The Albanese government and federal opposition are facing a backlash over a lightning-quick parliamentary response to a High Court ruling on long-term detainees.
More than 90 people being held in immigration detention have so far been released after the High Court ruled keeping them in indefinite detention was illegal.
Three murderers and several sex offenders are included in the numbers but many were also detained and awaiting deportation after committing more minor offences.
Labor and the coalition teamed up to ram emergency legislation through parliament to put strict monitoring requirements on the newly released cohort and impose criminal punishment for visa and reporting breaches.
Greens senator Sarah Hanson-Young said it was "bad law-making and was very disappointing" for Labor to back the coalition's scaremongering.
She also reacted to reports the government was looking at extending a regime that allows police to apply to have terrorists detained through preventative detention to non-citizens who had been sentenced for serious offences.
"It shouldn't be up to politicians to decide how long or who should be locked up in prison, it should be up to a court," Senator Hanson-Young told ABC TV on Tuesday.
Greens senator Nick McKim added it was up to the courts to punish people, "not opportunistic politicians".
"Giving politicians the power to arbitrarily punish people is a dangerous step down the road towards tyranny," he told AAP.
Independent MP Kylea Tink is set to move a private member's bill to limit immigration detention when parliament resumes on Monday.
The High Court's ruling was based on the premise that indefinite detention was a form of punishment and only the courts had the power to discipline criminals, not the minister.
The home affairs minister has flagged further legislation and reform after the court releases its full reasoning for its decision in the new year.
Law Council of Australia president Luke Murphy said the new legislation needed to be urgently reviewed with concerns of an imbalance between individual liberty and community safety.
He said the measures amounted to an "inherent lack of equality before the law" and pointed to the fact serious offenders who served time behind bars were routinely released around Australia every day and managed by state and territory authorities.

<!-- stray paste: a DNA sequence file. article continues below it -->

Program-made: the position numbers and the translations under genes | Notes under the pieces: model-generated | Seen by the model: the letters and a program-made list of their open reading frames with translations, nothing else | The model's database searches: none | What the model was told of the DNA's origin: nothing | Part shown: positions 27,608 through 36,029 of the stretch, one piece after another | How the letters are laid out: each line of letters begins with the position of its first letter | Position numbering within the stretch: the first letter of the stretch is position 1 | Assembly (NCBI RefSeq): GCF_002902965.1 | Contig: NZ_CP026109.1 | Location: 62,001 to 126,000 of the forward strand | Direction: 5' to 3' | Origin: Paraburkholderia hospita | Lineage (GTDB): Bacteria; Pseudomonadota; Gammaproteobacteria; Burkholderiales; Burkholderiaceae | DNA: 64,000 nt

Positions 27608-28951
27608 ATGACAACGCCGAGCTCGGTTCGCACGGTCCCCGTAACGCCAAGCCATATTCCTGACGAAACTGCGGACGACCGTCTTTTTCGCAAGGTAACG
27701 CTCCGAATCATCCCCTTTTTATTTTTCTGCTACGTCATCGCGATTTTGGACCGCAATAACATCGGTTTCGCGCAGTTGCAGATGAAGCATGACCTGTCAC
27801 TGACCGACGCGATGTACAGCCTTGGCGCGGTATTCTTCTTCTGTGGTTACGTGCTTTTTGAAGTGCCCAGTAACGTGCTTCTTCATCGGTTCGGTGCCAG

Mr Murphy pointed to the mandatory sentencing of one year in prison for people on the new special visa who failed to notify the minister of a change in personal circumstances within two days.
"The imposition of mandatory sentences for breach of conditions restricts the right to a fair trial and that compromises the independence of the judiciary," he told ABC radio.
"There must be independent oversight to ensure everyone is treated equally," he said, adding there was no evidence non-citizens were any more dangerous than Australians.
The indefinite time limit imposed on the conditions and no judicial oversight of their applications made the laws a "very unjust, harsh and disproportionate response", he added.
Any new preventative detention measure needed judicial oversight and the released detainees needed proper access to legal representation, he said.
Opposition Leader Peter Dutton said the preventative detention measure wouldn't be a punitive court-like sentence and that the coalition would support any measure to re-detain the cohort.
"These are very significant criminals," he said.
"We supported legislation to tighten up what the government had proposed and we'll support further tightening up, or further legislation which is going to stop more people from being harmed."
Australian Associated Press
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